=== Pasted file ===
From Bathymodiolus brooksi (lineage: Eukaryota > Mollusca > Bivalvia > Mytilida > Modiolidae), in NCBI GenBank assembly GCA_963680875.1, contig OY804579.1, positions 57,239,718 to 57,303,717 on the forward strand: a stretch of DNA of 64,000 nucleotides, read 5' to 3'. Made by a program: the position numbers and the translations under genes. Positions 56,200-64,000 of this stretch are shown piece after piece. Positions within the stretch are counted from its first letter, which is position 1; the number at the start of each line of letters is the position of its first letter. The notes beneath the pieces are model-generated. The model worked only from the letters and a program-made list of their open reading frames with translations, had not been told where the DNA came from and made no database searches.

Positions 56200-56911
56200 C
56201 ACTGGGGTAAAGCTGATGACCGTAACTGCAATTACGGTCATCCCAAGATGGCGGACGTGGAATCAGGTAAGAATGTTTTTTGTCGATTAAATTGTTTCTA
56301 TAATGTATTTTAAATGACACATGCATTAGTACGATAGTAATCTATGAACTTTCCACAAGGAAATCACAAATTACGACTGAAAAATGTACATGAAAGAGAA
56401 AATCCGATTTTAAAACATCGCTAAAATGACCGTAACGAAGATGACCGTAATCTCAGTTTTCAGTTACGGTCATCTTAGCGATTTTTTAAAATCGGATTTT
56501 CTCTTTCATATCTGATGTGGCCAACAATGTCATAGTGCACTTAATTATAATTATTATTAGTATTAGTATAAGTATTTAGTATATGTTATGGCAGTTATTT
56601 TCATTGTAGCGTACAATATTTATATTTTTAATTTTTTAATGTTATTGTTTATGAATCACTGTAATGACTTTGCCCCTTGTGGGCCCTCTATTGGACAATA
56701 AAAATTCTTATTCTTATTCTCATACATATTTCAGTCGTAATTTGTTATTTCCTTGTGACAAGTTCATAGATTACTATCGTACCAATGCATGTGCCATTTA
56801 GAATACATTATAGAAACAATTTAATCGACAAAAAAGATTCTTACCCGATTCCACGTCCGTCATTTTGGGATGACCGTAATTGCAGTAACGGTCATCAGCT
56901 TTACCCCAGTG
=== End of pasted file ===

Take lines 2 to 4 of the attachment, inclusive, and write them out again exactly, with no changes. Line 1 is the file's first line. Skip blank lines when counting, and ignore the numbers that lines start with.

Positions 56200-56911
56200 C
56201 ACTGGGGTAAAGCTGATGACCGTAACTGCAATTACGGTCATCCCAAGATGGCGGACGTGGAATCAGGTAAGAATGTTTTTTGTCGATTAAATTGTTTCTA